ATAP Responds to White House Report on Drug Pricing Reform
The Alliance for Transparent & Affordable Prescriptions (ATAP) applauds the White House for recognizing the increasingly harmful role of pharmacy benefit managers (PBMs) in the prescription drug market in a report released Friday outlining policy options to reduce drug prices and encourage medical innovation.
Prescription drug affordability is a top concern for Americans. As a coalition of physicians and patient advocates, our mission is to make medications more affordable and accessible. By educating lawmakers about PBMs—the middlemen hired by insurers to manage drug benefit programs—and their role in raising drug prices, ATAP seeks to give a voice to the patients hurt by this country’s broken drug system.
After dozens of correspondences and meetings with members of Congress and government officials, we are thrilled that the White House has acknowledged a few key problems caused by PBMs and included in the report specific ATAP policy recommendations, including enhancing competition in the PBM market and mandatory pass-through of discounts to patients.
One such problem noted in the report occurs in the Medicare Part D Program: “The overall Part D benefit structure creates perverse incentives for plan sponsors and pharmacy benefit managers (PBMs) to generate formularies that favor high-price, high-rebate drugs that speeds patients through the early phases of the benefit structure where plans are most liable for costs.” The report suggests implementing a mandatory rebate pass-through requirement and policies to discourage formulary design that speeds patients to the catastrophic coverage phase as potential solutions, mirroring recommendations put forth by ATAP in multiple comment letters to the Centers for Medicare & Medicaid Services (CMS) and in discussions with policymakers.
Significantly, the report also recognizes the impact of PBM market concentration and significant lack of transparency on patients:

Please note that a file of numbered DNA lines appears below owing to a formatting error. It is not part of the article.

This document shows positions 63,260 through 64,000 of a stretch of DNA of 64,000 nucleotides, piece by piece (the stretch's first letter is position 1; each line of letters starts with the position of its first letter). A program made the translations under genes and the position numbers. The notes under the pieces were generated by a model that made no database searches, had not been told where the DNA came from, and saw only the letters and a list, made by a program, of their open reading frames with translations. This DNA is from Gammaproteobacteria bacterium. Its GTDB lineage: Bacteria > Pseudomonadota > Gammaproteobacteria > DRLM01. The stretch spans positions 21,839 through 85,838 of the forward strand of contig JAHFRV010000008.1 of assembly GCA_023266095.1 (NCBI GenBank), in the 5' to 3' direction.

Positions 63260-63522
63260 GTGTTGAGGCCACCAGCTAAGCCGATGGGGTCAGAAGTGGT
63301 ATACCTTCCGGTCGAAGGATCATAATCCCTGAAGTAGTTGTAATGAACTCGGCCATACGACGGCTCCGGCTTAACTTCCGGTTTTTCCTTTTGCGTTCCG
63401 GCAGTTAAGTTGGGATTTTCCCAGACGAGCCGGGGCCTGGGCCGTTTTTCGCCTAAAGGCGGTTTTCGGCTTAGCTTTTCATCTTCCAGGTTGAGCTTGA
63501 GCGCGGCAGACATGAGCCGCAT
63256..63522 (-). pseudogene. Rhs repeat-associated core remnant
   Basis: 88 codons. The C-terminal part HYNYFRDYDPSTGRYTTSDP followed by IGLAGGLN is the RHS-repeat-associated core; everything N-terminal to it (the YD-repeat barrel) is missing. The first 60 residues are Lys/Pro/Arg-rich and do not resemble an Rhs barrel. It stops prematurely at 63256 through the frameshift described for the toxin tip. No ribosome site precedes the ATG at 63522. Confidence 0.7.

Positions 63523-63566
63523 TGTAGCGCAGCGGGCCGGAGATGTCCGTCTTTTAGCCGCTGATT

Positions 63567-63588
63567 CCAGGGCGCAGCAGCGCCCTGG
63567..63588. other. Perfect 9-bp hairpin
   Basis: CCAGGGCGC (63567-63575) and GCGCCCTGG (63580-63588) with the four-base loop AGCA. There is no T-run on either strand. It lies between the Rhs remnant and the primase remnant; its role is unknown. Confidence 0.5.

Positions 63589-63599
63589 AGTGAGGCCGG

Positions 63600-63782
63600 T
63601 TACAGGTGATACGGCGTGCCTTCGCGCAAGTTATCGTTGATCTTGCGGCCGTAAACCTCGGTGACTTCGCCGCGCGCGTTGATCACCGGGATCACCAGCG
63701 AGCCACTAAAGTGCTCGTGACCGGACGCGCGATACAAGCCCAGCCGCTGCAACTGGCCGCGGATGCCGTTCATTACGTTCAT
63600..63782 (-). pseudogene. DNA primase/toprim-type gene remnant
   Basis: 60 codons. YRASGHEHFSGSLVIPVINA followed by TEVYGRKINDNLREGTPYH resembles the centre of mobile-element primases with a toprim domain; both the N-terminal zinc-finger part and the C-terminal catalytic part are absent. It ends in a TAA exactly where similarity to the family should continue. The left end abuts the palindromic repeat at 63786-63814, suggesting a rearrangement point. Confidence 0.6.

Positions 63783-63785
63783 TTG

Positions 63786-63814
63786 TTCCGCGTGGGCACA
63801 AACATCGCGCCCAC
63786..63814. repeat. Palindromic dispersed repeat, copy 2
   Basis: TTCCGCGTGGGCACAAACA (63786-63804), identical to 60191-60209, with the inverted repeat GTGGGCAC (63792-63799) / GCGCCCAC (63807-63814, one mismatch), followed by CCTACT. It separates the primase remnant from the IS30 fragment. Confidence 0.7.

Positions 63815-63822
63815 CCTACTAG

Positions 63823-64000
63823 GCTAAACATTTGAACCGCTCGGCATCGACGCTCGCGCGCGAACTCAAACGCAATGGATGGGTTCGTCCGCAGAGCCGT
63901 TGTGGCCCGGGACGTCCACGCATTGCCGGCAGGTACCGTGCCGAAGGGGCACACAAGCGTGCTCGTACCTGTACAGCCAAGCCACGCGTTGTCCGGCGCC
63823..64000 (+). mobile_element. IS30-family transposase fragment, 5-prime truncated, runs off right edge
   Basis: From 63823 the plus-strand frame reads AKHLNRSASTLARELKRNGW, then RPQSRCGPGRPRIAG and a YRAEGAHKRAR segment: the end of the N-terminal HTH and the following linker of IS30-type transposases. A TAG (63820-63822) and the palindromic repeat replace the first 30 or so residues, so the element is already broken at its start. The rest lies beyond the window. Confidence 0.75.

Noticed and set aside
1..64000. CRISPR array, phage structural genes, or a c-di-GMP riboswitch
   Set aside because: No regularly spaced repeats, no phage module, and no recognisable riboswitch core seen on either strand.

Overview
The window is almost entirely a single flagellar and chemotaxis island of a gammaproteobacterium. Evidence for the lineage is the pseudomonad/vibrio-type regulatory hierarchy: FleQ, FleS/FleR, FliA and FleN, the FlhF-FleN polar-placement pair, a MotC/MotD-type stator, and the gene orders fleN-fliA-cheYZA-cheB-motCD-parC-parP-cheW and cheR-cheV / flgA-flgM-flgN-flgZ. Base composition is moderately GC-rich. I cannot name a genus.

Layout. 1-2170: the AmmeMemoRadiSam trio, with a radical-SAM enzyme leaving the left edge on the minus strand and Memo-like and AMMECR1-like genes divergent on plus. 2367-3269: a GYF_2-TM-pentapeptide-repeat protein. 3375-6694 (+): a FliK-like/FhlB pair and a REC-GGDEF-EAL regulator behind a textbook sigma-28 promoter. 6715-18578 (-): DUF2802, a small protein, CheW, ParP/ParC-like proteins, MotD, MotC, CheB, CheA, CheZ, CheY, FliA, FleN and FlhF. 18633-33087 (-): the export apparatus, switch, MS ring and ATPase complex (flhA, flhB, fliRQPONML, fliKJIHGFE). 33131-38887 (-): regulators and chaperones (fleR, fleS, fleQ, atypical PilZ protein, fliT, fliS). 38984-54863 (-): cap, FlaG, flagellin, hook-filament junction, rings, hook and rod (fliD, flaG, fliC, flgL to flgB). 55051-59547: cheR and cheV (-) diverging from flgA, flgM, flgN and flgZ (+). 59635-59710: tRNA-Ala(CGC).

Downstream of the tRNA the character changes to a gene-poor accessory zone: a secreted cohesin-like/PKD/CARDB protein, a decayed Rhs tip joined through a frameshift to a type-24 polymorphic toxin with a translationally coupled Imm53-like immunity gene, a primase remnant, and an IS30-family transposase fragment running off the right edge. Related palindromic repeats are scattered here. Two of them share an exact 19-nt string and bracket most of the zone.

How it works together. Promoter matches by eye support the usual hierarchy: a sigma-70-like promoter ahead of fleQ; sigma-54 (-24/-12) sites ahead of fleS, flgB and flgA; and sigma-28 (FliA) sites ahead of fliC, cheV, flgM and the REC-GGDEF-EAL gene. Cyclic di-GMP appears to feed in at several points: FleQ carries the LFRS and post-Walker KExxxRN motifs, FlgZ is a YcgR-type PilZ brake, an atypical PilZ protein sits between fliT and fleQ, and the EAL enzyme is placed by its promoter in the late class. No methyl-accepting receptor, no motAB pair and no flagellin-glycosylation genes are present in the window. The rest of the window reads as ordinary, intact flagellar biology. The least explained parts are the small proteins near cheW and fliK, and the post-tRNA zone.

Three PBMs account for 85 percent of the market, which allows them to exercise undue market power against manufacturers and against the health plans and beneficiaries they are supposed to be representing, thus generating outsized profits for themselves. Over 20 percent of spending on prescription drugs was taken in as profit by the pharmaceutical distribution system. The size of manufacturer rebates and the percentage of the rebate passed on to health plans and patients are secret. The system encourages manufacturers to set artificially high list prices, which are reduced via manufacturers’ rebates but leave uninsured individuals facing high drug prices.
To increase competition and further reduce costs for patients, the report suggests implementing policies that are designed to decrease concentration in the PBM market. Fortunately, many of ATAP’s policy recommendations are aimed at addressing just that. ATAP welcomes the opportunity to further collaborate with the White House and members of Congress on developing specific solutions.
In all, the White House report is just the latest sign that ATAP’s advocacy and extensive outreach is resonating with policymakers. The White House has taken a step in the right direction, and ATAP looks forward to continuing to work with legislators and officials to prioritize patients.